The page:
6. Don't expect to find American restaurants here. On our trip we had a couple of people who did not like European food. One was my roommate. She did not like trying new foods and kept us in search for hamburgers, French fries and cokes. The fries were easy to find, the hamburger and coke a bit harder. So she would need to buy 3 at one time to get her through until the next place. Both Beth and Shelly were my coke feinds during this trip. Shelly finally had to conform and find the best option at the places we went to. There are many similar foods but any food you try is out of this world, if you're just open to it. Also, their food portions are smaller as are their drink sizes. My favorite meal was a mozzarella and tomato sandwich on a fresh bun.
7. If you are open to make new friends, you will. I don't know why I worried about making friends on such a short time. With me being a new transfer to TWU this past semester, I was afraid that they would already have clicks as it seemed in my night class for this trip. I have made great friends and met active art students who I will see again this semester. Some I hope to see out of school as they are Graduate or PH.D students and some who are life learners and already have their degrees and teach high school, our university and SMU.
I am still in awe that this trip worked out in my favor. I am blessed to have a husband who loves me dearly and supports me in my personal growth. My sweet David is such a wonderful man, and this trip is just one other way that he has shown me how assured he is in our marriage. Many people shared stories of having to beg or plead to take this class. This was never the case for us. We both believe that experiences both separate and together can only strengthen us individually and bring more into our marriage.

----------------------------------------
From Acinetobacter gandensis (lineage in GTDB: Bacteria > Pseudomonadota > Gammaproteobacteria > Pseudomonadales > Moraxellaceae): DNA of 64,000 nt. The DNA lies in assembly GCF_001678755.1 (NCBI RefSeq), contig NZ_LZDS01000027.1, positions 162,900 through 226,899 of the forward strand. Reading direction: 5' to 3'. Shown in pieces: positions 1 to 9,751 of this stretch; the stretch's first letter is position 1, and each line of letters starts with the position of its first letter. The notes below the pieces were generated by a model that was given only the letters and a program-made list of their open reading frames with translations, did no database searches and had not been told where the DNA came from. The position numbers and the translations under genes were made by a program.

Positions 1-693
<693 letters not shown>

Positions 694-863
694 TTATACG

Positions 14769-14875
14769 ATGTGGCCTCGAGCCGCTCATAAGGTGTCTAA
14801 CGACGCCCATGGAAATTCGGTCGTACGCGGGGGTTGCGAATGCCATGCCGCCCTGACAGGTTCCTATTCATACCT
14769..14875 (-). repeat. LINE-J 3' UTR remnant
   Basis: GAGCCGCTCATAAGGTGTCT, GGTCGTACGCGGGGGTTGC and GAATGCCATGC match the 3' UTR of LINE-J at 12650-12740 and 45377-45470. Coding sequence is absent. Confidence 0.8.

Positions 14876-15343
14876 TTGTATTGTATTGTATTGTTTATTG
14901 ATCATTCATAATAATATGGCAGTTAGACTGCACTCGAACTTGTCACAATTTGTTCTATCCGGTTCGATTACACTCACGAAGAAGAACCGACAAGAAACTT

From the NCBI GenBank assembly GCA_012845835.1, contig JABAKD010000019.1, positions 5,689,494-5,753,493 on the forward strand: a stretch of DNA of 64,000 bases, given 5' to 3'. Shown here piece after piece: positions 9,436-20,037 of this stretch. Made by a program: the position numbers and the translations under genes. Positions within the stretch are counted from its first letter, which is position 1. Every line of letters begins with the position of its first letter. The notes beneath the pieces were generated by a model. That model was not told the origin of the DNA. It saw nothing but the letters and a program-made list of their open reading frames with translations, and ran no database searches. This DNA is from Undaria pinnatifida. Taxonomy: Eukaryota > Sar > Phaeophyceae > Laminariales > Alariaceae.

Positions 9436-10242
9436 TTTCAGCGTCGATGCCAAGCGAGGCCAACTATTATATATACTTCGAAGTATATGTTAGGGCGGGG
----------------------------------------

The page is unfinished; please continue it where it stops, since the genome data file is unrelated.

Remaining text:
I am so very grateful that I was able to go through this experience on my own, and grow on my own. The art I have seen has been a dream of a lifetime. I never ever thought that I would stand in the home of Rembrandt, let alone stand in his studio. The emotions of it are still so fresh that I don't know whether to cry or whether to jump from excitement. I never dreamt that I would go to the Netherlands and visit the Van Gogh museum, even though I have always loved him. It just seemed like a planet away and a place I would never go to just to vacation. It never occurred to me that one day I would see a Michelangelo in a Cathedral. This experience was life changing. I will never look a Madonna and Child or a Pieta in the same way now that I have seen one in its natural resting place, a place of worship. The art, techniques and movements I have seen have inspired me in so many ways artistically that I cannot wait to get back home, put up my easel and paint for me, not for a grade.
I would like to end this, with a quote a friend shared with me:
Travel does what good novelists also do to the life of everyday, placing it like a picture in a frame or a gem in its setting, so that the intrinsic qualities are made more clear. Travel does this with the very stuff that everyday life is made of, giving it the sharp contour and meaning of art.
- Freya Stark